INFOS-ECOLES-COVID-19Des recommandations pédagogiques valables à tous les niveaux

2 septembre 20200

Cet article de la désormais célèbre revue du Lancet revient sur les enseignements de la crise pour l'enseignement supérieur dans le domaine de la santé publique. Des préconisations qui peuvent être appliquées plus largement, et, sans doute, dans une grande partie du monde occidental. Hybridation des enseignements, pédagogie inclusive, nombreux sont les exemples de méthodes qui ont fait leurs preuves et qui d'ailleurs, s'imposent progressivement.

Graduate public health education in the post-COVID-19 era (The Lancet)

“The unprecedented interruption of education due to COVID-19 has accelerated innovation and exacerbated challenges. The recent Lancet Public Health editorial cites education as the most modifiable social determinant of health, and in line with the Global Education Monitoring Report, is calling for more inclusive and integrated educational systems in the post-COVID-19 era., We agree and see an opportunity to redefine the role of graduate education to prepare the next generation of public health professionals.

We previously articulated a vision for graduate public health education that is authentic, inclusive, flexible, ongoing, and reflective of changes in societal needs.33 The COVID-19 pandemic forced difficult transitions, and we suggest three changes that should continue in the future. First, the widespread use of educational technology should continue. New technologies support flexibility with chat functions that allow more reserved students to participate and break-out rooms to promote active learning. Second, an explicit embrace of trauma-informed pedagogy is needed. Our communities suffered deep and profound losses. The faculty should recognise that students need support and flexibility, just as the faculty are managing their own grief and personal responsibilities. Third, the shift from teaching as a solo activity to a more collective enterprise is beneficial. Most faculties have learned new technologies together and shared best practices, which results in more cohesive curricula.

The transitions caused by the COVID-19 pandemic also highlighted several challenges. The most evident challenge is the growing gap between the educational haves and have-nots. Some students did not have adequate technology to fully engage remotely, some had unreliable internet, and some had challenging home situations. These issues point to a need to embrace inclusive pedagogy. Challenges in the remote teaching environment also remain, including how best to engage students with course content (eg, polling), each other (eg, break-out rooms), and the instructor (eg, real-time feedback). The rapid pace of technological development makes it difficult to stay abreast of opportunities, which can be transformative, without adequate training and support.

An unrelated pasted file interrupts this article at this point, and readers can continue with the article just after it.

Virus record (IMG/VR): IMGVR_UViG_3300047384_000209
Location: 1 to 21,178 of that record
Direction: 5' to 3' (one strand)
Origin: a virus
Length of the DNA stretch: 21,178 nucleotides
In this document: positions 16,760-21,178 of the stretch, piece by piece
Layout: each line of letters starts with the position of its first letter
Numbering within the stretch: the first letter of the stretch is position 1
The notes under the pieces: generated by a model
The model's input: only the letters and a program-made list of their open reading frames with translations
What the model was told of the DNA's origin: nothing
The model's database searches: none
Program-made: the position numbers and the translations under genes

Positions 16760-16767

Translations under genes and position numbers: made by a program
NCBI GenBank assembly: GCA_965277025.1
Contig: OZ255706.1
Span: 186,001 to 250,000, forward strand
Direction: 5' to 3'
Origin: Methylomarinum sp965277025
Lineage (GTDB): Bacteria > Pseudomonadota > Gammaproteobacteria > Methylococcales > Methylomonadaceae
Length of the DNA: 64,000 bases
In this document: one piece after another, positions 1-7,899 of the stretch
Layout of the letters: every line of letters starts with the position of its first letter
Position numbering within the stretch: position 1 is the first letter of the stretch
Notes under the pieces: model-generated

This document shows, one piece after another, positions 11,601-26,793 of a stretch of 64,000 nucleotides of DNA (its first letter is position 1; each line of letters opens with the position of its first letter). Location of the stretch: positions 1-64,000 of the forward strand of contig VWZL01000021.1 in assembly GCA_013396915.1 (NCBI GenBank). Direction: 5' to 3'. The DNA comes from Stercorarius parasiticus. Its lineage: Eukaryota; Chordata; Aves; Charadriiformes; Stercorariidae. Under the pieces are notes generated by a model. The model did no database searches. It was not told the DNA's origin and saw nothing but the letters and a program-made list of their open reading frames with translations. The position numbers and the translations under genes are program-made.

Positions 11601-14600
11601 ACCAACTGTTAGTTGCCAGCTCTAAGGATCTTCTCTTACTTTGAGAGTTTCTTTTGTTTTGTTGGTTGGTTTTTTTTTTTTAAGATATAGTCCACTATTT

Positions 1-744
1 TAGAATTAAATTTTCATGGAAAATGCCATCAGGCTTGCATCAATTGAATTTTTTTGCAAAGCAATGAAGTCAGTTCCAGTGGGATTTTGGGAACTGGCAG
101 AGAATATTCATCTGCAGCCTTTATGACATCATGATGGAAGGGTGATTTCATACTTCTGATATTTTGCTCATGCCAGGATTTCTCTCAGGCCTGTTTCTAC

The successes of the moment, and the challenges that persist, point to three approaches that could be adopted towards better graduate public health education. First, educational leaders should create approaches that allow flexibility. An example is the Learn from Anywhere approach, which involves a faculty member teaching some students on-campus and other students remotely. The Learn from Anywhere approach offers flexibility to students with increasingly complex life circumstances, giving them more control over their learning.
Second, educational leaders must bridge divides. Educational approaches should never disadvantage any student. Different but equitable options that create positive learning environments, improve outcomes, and set students up for lifelong learning are needed now more than ever.
Third, it is important to engage with consequential issues of contemporary concern. Encouraging students to think critically and helping them to better understand politics, policies, and health inequities in real time supports deeper learning.

In the past few months, faculty and students gained a new appreciation for remote and online teaching and learning. It will be crucial not to lose momentum by returning to old habits. Instead, public health faculties should embrace adaptability, as graduate schools and programmes of public health will play a now even more crucial role in creating the next generation of public health professionals.

We declare no competing interests.”


Source :, “Graduate public health education in the post-COVID-19 era”, published in September 2020. http ://Graduate public health education in the post-COVID-19 era


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